Monday, January 17, 2011

Monday Must Read: Batts Headed to San Jose?; Brown Shields Big Oil, Prison Guards

By Robert Gammon
Mon, Jan 17, 2011 at 7:54 AM

Stories you shouldn’t miss:

1. After a little more than a year on the job, Oakland Police Chief Anthony Batts is apparently ready to jump ship. The Trib reports that he’s one of two finalists to become San Jose’s next police chief. Batts’ departure, if it happens, will make for a tough challenge for new Mayor Jean Quan. And the police chief’s decision to apply for the San Jose post surprised many within in his own department. Assistant Chief Howard Jordan told the Trib he didn’t know about it, even though Batts apparently took the time to inform police union head Dom Arotzarena.

2. Governor Jerry Brown’s budget proposal shields big oil companies from higher taxes and protects the influential prison guards’ union from compensation cuts, the CoCo Times reports. Democrats in the past have pushed for an oil drilling extraction fee — much like other states charge — but Brown has abandoned that idea. And even though Brown’s budget calls for across-the-board cuts, the governor is proposing to add $395 million to state prisons “to fully fund the salary and wages of authorized correctional officers, sergeants, and lieutenants.”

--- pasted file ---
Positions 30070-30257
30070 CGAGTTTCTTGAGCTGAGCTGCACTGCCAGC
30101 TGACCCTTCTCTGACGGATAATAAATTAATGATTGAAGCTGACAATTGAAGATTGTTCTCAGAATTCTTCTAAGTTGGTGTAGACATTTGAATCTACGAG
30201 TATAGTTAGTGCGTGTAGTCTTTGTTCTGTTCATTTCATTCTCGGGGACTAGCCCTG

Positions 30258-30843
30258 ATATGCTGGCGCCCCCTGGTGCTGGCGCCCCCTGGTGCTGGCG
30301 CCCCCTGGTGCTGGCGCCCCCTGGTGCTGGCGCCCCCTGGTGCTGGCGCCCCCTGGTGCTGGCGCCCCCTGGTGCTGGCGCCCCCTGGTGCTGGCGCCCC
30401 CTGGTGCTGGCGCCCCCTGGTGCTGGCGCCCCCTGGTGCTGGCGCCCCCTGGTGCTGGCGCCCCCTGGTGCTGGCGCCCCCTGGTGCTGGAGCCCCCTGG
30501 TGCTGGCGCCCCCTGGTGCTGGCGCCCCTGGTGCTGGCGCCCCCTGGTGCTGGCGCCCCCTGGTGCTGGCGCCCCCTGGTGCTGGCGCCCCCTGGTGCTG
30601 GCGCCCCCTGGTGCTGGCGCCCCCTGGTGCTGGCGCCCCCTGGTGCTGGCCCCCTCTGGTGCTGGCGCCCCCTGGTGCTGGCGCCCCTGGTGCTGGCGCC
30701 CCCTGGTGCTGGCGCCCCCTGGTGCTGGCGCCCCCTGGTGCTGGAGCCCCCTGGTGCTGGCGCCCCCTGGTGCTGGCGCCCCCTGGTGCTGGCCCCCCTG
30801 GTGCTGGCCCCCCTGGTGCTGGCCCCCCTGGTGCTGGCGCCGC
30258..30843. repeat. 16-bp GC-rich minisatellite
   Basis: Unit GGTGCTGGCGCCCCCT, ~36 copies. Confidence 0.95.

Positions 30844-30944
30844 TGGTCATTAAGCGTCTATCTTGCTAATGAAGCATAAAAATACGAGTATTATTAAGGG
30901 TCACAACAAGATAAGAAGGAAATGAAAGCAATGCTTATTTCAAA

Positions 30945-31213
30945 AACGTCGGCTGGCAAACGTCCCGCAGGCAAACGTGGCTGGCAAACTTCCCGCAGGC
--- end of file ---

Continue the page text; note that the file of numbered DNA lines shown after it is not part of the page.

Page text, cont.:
3. The number of out-of-state and international students applying for admission to University of California schools has jumped significantly, as UC hopes to take advantage of the higher fees they pay, the Chron reports. Out-of-state freshman applications rose by 11 percent, and freshman applications from international students soared by 23 percent. Out-of-state and international students pay much higher tuition than those from California. Also, the number of applications from Latino students jumped 18 percent.

4. There’s evidence that PG&E has been gaming the system in an effort to avoid costly pipeline inspections. The Chron reports that the utility has admitted to spiking pressure in eleven pipelines, including the San Bruno line that exploded in a fatal disaster, and critics suspect that PG&E did it “to establish a higher inspection threshold and avoid the need for the rigorous water-pressure tests should an accidental surge occur.”

5. Oakland A’s co-owner Lew Wolff may buy land from San Jose’s redevelopment agency so that it will have money to purchase property for a new ballpark for his team, the Mercury News reports. Wolff has expressed interest in two properties that the city’s redevelopment agency is selling, although there’s some evidence that Wolff’s true intention is to drive up the price of the properties so that the city has plenty of money for his ballpark plans.

6. And opposition to the federal healthcare reform has diminished recently in the wake of the deadly Arizona rampage and attempted assassination of Congresswoman Gabrielle Giffords, AP reports. Only one in four Americans say they support GOP efforts to repeal the new healthcare law, and among Republicans, support for repeal has dropped from 61 percent to 49 percent. Giffords, meanwhile, faces a long recovery after being shot in the head, although on Sunday, doctors upgraded her condition from critical to serious.

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